Many of the conditions are rare; all of them are so serious that people who suffer from them easily meet the government's definition of being disabled, Astrue said. With proper documentation, these are relatively easy cases for the agency to decide, too easy to put through the usual time-consuming process that other applicants face, he said.
"Why for someone who is going to die within 15 months do we need 15 years of medical records?" Astrue said in an interview. "If somebody's got a confirmed diagnosis of ALS, you know that in essence, it's not only a disability, it's a death sentence, and there is no use in burdening them with paperwork."
High demand during the sour economy has made it difficult for Social Security to reduce disability claims backlogs and wait times for decisions. About 3.2 million people have applied for disability benefits this year, up from 2.6 million in 2008, the agency said.
Disability claims usually increase when the economy is bad because people who managed to work even though they had a disability lose their jobs and apply for benefits. Others who have disabilities may not qualify for benefits but apply anyway because they are unemployed and have nowhere else to turn.
Two-thirds of initial applications are rejected, according to the agency. If your benefit claim is rejected, you can appeal to an administrative law judge but the hearing process takes an average of 354 days to get a decision. In 2008, it took an average of 509 days, according to agency statistics.
Judge Randy Frye, president of the Association of Administrative Law Judges, said judges have been working hard to reduce backlogs while some decide more than 500 cases a year. But, Frye said, his group was not consulted on the Compassionate Allowances program.
"We want claimants that are worthy of the benefits, that meet the definitional standard for disability, to be paid as quickly as possible," said Frye, who is an administrative law judge in Charlotte, N.C. "On the other hand, I think we are not interested in seeing programs designed to simply pay down the backlog. Whether this is that kind of program or not, I don't know."
Social Security's standard is to award benefits to people who cannot work because they have a medical condition that is expected to last at least one year or result in death.
More than 56 million people get Social Security benefits. Nearly 11 million beneficiaries are disabled workers, spouses and children. Benefits for disabled workers average $1,112 a month, or about $13,300 a year.
The Compassionate Allowances program is designed to render decisions in 10 days to 15 days. It was started in 2008, about a year after the agency did an internal review of how it handled initial applications from people with a handful of serious but rare conditions.
In about 40 percent of the cases studied, the agency mishandled the claim, either rejecting valid claims or taking too long to approve them, Astrue said. Among the conditions studied was ALS, also known as Lou Gehrig's disease, a debilitating condition that causes people to lose muscle strength and coordination, eventually making it impossible to do routine tasks such as walking up steps, standing or even swallowing.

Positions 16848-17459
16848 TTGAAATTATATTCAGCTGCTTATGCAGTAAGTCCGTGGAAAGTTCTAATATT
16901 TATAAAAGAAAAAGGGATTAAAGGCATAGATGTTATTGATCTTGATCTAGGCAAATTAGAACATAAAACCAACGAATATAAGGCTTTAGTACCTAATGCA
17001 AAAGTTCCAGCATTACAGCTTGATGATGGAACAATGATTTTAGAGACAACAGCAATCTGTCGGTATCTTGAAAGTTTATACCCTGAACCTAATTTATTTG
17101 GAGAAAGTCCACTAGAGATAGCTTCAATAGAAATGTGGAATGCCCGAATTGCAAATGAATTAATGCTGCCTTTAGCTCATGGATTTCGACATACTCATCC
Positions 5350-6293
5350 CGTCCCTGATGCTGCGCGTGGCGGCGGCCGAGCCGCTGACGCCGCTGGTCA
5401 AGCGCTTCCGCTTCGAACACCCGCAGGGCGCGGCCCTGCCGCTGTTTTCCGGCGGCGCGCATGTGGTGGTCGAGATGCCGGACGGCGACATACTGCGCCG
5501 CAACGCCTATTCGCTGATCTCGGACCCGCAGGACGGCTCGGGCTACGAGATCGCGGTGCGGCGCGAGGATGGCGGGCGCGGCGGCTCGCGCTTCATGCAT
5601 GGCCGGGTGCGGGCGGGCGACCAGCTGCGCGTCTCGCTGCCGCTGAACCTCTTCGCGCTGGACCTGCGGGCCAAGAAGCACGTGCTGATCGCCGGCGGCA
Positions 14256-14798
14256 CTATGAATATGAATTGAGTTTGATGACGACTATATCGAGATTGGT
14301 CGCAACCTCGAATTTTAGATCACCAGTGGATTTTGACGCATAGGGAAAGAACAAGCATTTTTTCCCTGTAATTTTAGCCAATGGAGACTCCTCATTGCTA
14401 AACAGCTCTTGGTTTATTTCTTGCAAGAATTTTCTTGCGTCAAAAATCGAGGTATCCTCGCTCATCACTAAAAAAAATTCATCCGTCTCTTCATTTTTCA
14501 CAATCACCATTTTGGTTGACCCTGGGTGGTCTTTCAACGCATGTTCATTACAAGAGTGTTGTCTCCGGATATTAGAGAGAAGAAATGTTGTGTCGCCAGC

Since the Compassionate Allowances program was started, 200,000 people have received expedited benefits, Astrue said. On Thursday, the agency is scheduled to announce that it is adding 35 more diseases and conditions to the program, bringing the total to 200.
The program includes some well-known conditions, including many kinds of cancer such as acute leukemia, adult non-Hodgkin lymphoma and advanced breast cancer that has spread to other parts of the body.
Others are more obscure, such as Alpers disease, a progressive neurologic disorder that begins during childhood, type 2 Gaucher disease, an inherited disorder in which the body accumulates harmful quantities of certain fats, and Menkes disease, a genetic disorder that affects the development of hair, brain, bones, liver and arteries.
"Some of the (conditions) aren't killing you, some of them are just keeping you to the point where you can't physically work," said Peter Saltonstall, president and CEO of the National Organization for Rare Disorders. "But you're still alive and breathing, and in that case you need to buy groceries, you need to be able to support yourself in some fashion. And so this is a program that helped solve that problem."
Robert Egge, vice president of public policy for the Alzheimer's Association, said the program is a godsend for people who have just received diagnoses that promise to be extraordinarily difficult for patients and their families.
"This is difficult for anybody to negotiate," Egge said of the disability claims process. "But by the nature of the disease it can often be especially difficult for this community, as they are dealing with not only a terrible diagnosis but then the nature of the disease makes it very hard to go through this year-by-year process of getting the benefits they are entitled to under the law."